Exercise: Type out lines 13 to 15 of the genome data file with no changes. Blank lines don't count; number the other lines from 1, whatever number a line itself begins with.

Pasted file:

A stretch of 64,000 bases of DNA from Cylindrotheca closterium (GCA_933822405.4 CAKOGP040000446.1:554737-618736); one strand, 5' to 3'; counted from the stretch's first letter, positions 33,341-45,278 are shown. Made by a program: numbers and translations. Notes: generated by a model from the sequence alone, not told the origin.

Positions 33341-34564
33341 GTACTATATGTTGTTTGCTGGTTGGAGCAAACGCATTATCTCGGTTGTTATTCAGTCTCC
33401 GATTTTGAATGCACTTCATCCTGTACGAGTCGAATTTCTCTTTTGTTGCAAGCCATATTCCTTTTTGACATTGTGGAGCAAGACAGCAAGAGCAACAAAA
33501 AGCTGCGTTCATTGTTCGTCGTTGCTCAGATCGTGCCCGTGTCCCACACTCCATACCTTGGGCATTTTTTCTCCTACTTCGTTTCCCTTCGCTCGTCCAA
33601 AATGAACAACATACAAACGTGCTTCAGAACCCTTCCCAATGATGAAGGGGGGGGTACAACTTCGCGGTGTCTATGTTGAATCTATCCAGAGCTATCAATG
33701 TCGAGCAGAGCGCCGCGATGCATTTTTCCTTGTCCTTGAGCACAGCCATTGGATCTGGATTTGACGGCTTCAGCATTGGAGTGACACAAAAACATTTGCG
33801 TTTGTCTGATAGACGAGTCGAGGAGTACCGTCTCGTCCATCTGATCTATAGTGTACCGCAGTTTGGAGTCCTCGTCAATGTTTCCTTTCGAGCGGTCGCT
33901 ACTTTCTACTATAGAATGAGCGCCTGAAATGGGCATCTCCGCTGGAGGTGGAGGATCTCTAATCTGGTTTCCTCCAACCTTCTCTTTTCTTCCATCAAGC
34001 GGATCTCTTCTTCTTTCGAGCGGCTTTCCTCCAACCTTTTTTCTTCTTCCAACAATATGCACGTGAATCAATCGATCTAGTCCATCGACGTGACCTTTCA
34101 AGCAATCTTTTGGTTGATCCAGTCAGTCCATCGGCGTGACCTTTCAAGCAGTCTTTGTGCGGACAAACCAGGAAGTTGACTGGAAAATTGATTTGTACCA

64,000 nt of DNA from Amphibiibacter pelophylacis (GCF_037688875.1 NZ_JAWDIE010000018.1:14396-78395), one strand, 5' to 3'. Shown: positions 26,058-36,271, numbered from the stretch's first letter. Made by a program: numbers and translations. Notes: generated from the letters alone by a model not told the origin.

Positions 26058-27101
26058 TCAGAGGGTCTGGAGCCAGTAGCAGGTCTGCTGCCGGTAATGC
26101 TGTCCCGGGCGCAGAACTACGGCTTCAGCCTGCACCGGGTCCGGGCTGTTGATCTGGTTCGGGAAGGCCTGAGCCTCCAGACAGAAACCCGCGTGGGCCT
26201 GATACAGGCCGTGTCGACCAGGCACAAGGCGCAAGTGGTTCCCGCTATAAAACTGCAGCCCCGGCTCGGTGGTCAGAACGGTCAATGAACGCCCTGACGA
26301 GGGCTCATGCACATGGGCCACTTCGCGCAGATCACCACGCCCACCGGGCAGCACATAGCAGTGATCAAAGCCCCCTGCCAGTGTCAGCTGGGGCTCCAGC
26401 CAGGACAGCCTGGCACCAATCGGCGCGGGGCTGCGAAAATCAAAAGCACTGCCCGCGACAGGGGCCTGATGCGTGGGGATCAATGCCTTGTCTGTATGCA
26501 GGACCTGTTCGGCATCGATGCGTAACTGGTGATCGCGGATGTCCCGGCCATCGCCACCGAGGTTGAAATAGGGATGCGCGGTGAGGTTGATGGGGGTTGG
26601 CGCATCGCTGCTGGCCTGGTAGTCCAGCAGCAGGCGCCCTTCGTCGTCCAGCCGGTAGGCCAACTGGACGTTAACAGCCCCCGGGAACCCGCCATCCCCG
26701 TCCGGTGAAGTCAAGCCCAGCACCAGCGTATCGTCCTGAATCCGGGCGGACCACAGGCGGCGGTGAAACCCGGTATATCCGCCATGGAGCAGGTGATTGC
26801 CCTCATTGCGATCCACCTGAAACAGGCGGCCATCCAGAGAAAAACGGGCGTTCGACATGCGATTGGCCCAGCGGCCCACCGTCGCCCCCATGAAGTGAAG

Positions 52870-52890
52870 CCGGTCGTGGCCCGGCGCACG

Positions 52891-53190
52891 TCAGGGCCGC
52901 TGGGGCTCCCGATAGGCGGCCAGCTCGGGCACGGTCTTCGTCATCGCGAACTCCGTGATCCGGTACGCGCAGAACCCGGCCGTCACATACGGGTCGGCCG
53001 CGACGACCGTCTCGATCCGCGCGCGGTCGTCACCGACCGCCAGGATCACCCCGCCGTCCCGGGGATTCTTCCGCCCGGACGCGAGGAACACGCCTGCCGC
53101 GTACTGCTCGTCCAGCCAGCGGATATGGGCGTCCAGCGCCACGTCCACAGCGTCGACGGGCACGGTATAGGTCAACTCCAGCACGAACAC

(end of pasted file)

Positions 26058-27101
26058 TCAGAGGGTCTGGAGCCAGTAGCAGGTCTGCTGCCGGTAATGC
26101 TGTCCCGGGCGCAGAACTACGGCTTCAGCCTGCACCGGGTCCGGGCTGTTGATCTGGTTCGGGAAGGCCTGAGCCTCCAGACAGAAACCCGCGTGGGCCT